Slow and steady, the East 50s catch up

Oct.October 22, 2007 03:24 PM

A staid area of Manhattan’s East Side has seen a spate of new development recently, along with more interest from buyers.

While residential developments have been popping up all around Manhattan in the past several years, the East 50s have lagged behind. But now several new projects are coming online in the area.

The new developments include 441 East 57th Street, an eight-unit condominium being developed by Flank Architecture and Development; 330 East 57th Street, which has 14 full-floor units and is being developed by Cesidio del Rio; and the Veneto at 250 East 53rd Street, which is being developed by the Related Companies. The 34-story, 137-unit building sold half its units in its first three months of sales this past summer. Across Second Avenue from the Veneto, Macklowe Properties is developing the 31-story, 88-unit ThreeTen condo at 310 East 53rd Street. Also, Arun Bhatia’s development company is constructing the Capri at 235 East 55th Street, a 40-unit condo conversion on top of a Marymount College dorm.

To many, the East 50s, which contain the north part of Turtle Bay, seem like a remote and forgotten part of the East Side. Sandwiched between the family-friendly Upper East Side and the post-collegiate mecca of Murray Hill, the area, which has a lot of one-bedrooms and junior fours, is known for appealing largely to empty nesters. Developers of new construction are marketing to those empty nesters, but trying to appeal to families as well.

“It’s one of the areas that has not kept up pace with the rest of the market,” said Andy Gerringer, managing director of Prudential Douglas Elliman’s development marketing group. “It is not a real family location.”

“Turtle Bay tends to be less expensive than other areas,” added Neal Sroka, senior vice president with the Corcoran Group.

Many of the area’s empty nesters are from Nassau and Suffolk Counties; they gravitate to Turtle Bay/Midtown East to be near their children who have settled just to the south in Murray Hill, which is popular for Long Island twentysomethings just out of college. In addition, the proximity to Long Island appeals to former residents who visit friends and family in the suburbs, brokers said.

According to appraisal firm of Miller Samuel, the Turtle Bay/Midtown East neighborhood has trended toward less expensive sale prices per square foot for condos and co-ops. In the fourth quarter of 2006, Turtle Bay condos sold on average for $1,009 a square foot, as opposed to $1,268 for Lincoln Center, $1,060 on the West Side, $1,054 on the Upper West Side and $1,010 Downtown.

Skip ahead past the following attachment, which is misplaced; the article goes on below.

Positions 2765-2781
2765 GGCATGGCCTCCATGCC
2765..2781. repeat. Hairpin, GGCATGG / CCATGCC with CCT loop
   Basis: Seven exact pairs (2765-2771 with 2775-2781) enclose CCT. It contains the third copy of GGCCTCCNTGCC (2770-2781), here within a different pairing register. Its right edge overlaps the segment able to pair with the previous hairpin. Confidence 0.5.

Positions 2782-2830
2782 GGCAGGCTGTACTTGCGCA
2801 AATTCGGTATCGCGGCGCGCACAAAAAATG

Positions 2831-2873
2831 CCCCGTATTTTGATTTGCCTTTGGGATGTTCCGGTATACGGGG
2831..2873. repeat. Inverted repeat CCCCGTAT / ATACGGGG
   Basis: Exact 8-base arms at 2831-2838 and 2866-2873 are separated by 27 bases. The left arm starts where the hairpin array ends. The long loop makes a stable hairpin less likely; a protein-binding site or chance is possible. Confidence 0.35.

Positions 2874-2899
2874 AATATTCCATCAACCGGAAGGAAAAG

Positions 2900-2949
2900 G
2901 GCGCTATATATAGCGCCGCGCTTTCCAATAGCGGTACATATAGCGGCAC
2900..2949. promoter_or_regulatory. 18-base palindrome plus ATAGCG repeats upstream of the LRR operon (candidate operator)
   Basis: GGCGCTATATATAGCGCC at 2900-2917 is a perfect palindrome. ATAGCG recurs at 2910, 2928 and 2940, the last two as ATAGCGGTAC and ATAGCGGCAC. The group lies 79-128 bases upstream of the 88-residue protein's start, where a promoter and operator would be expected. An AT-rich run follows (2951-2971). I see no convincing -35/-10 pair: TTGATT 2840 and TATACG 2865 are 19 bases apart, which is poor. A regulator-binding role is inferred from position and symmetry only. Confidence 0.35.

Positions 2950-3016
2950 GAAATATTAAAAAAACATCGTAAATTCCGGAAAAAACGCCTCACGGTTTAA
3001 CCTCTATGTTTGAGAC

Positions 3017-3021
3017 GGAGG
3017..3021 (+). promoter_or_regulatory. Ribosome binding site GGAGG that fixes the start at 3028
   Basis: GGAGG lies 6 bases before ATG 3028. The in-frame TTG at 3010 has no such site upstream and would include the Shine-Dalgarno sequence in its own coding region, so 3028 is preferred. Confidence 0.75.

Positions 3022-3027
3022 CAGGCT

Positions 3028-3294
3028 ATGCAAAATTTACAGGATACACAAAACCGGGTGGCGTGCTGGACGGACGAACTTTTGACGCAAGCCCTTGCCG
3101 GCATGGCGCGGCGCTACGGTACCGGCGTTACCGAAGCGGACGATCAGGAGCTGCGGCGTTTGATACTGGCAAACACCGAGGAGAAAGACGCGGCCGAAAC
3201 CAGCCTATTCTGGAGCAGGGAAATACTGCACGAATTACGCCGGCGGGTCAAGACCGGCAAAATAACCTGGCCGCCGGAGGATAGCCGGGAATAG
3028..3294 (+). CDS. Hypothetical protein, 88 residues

Sroka said international buyers who work at the United Nations are attracted to the neighborhood. In particular, he noted many Koreans have purchased in the area in recent years.

David Lowenfeld, executive vice president of the World-Wide Group, said new stores, proximity to Midtown offices and easy travel for weekend trips should make the area a draw for young families as well.

While other neighborhoods have the land or available property to facilitate development — like the open spaces of the far West Side and the office buildings ripe for condo conversion in the Financial District — lack of either in the East 50s puts a hurdle in the way of developers, who have to assemble sites to gain space for new projects.

The World-Wide Group’s new development in the East 50s is an example of one of the ways a developer puts together a site in the neighborhood. In order to build a 450,000-square-foot residential tower at 250 East 57th Street, the development company agreed to build two new schools on the site for the city.

World-Wide is in the process of building a 900,000-square-foot, three phase, multi-use structure on the site. The first phase will include rebuilding the High School for Art and Design and Public School 59. This includes expanding P.S. 59 from 450 students to 730 students.

“The barriers to development there are more challenging,” Lowenfeld said. “As a result the residential market had to rise to the level.”

World-Wide was also the builder of the Milan Tower on East 55th Street and Second Avenue. In order to build the Milan, Lowenfeld said the company had to purchase several other buildings to get the right amount of land. “There was a lot of demand for that project from people moving in from the suburbs and young families,” Lowenfeld said of the Milan.

For its latest project, World-Wide is currently working on the design process with the School Construction Authority and then will move into the residential component of the plan. The third phase will be a 170,000-square-foot retail component; Lowenfeld said several grocery stores have expressed interest. The facility is expected to be completed 2011.

In the new buildings, mainly one- and two-bedroom units have been developed. However, Gerringer noted the layouts lend themselves to combination apartments. Brokers have been providing sample blueprints in case tenants have larger families and wanted to combine apartments.


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